Molecular investigation of GB virus C RNA in hemodialysis and thalassemics patients from Brazil.Ren Fail. 2003 Jan; 25(1):67-75.RF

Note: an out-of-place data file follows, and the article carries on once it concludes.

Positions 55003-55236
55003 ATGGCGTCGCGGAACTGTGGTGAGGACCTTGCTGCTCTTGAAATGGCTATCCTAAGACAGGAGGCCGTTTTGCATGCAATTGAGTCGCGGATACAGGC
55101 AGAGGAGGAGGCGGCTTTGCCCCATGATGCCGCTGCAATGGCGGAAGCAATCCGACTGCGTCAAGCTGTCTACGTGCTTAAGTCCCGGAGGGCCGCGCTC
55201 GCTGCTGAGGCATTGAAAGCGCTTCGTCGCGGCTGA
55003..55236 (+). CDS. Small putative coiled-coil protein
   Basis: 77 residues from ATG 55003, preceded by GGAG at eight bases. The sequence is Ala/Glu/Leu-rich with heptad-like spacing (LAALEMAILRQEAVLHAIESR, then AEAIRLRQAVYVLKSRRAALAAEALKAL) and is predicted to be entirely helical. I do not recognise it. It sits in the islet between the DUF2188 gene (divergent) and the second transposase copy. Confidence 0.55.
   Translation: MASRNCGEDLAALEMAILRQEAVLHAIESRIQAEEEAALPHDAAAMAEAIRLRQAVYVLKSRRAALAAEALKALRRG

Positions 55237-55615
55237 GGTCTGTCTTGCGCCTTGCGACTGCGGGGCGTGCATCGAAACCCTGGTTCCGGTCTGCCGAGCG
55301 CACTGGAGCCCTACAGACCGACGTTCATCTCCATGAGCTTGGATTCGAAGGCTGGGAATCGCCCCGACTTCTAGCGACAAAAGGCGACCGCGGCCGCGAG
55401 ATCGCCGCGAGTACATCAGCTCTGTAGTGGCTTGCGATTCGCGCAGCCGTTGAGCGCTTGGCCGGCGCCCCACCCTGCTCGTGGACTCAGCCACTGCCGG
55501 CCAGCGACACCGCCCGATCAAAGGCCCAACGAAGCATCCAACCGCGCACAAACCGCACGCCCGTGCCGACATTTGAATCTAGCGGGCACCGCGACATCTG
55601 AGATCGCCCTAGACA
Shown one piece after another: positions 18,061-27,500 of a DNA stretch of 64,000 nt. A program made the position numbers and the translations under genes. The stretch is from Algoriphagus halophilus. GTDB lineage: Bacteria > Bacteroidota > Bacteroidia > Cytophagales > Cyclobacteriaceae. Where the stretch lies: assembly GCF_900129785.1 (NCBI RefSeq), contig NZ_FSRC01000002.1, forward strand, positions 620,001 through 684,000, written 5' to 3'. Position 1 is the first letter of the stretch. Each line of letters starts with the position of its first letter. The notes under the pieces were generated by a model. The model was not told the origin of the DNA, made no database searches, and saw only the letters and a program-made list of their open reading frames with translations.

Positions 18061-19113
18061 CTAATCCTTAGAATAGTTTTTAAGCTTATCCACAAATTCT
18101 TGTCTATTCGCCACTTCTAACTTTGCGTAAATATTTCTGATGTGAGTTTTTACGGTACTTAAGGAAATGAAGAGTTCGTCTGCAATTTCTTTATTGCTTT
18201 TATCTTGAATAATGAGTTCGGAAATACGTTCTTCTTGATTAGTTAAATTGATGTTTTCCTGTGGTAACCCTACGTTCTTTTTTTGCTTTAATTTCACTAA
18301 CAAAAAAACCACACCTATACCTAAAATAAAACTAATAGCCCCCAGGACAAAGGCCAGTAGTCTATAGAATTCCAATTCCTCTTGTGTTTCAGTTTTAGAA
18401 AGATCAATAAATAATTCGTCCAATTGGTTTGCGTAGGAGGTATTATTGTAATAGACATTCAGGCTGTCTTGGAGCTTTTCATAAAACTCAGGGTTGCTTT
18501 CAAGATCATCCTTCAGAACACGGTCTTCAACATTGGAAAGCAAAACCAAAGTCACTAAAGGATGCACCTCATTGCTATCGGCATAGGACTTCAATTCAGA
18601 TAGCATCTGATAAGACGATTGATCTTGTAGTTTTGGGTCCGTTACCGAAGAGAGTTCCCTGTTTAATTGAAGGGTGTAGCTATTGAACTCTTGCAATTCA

The GB virus C (GBV-C)/hepatitis G virus (HGV) is a member of the Flaviviridae family. Based on the clinical and epidemiological profiles, this virus could be acquired mainly by parenteral transmission through contaminated blood. We therefore investigated the presence of GBV-C/HGV and its relation with the other blood borne viruses as hepatitis B and C viruses (HBV, HCV) in hemodialysis and thalassemic individuals and blood donors from Ribeirão Preto-Brazil. Detection of blood borne virus markers including HBV surface antigen (HbsAg), HBV core antibody (anti-Hbc) and HCV antibody was carried out. HIV-1, HIV-2, HTLV-1 and HTLV-2 were also investigated. GBV-C/HGV RNA was detected by reverse transcriptase and polymerase chain reaction (RT-PCR). Ninety-four serum samples from patients with chronic renal failure were analyzed. GBV-C/HGV RNA was identified in 12 (12.8%) patients, anti-HCV antibodies in 28 (29.8%), anti-Hbc in 9 (9.6%), anti-HIV in 1 (1%), HBsAg in 33 (35.1%), and HBsAg/ anti-HBc was observed in 2 (2.1%) patients. Thirty-six (38.3%) samples were non-reactive. Seven of the 12 GBV-C/HGV RNA infected samples were co-infected with other viruses: 3 (25%) with HBsAg, 2 (16.7%) with anti-HCV and 2 (16.7%) with anti-HBc/anti-HCV/HBsAg. Among the 42 thalassemic patients GBV-C/HGV RNA was detected in 6/42 patients (14.2 %). Three patients presented GBV-C/HGV, with other blood borne markers. We also detected GBV-C/ HGV in 6/50 (12%) blood donors. In these GBV-C/HGV positive thalassemics patients, 50% (3/6) were young individuals (lesser 15 years old) and 67% (4/6) were female patients. The presence of GBV-C RNA in the absence of hepatitis B and C infection in the young patients and healthy donors could be indicate that this virus is capable of independent transmission and does not contribute to liver disease.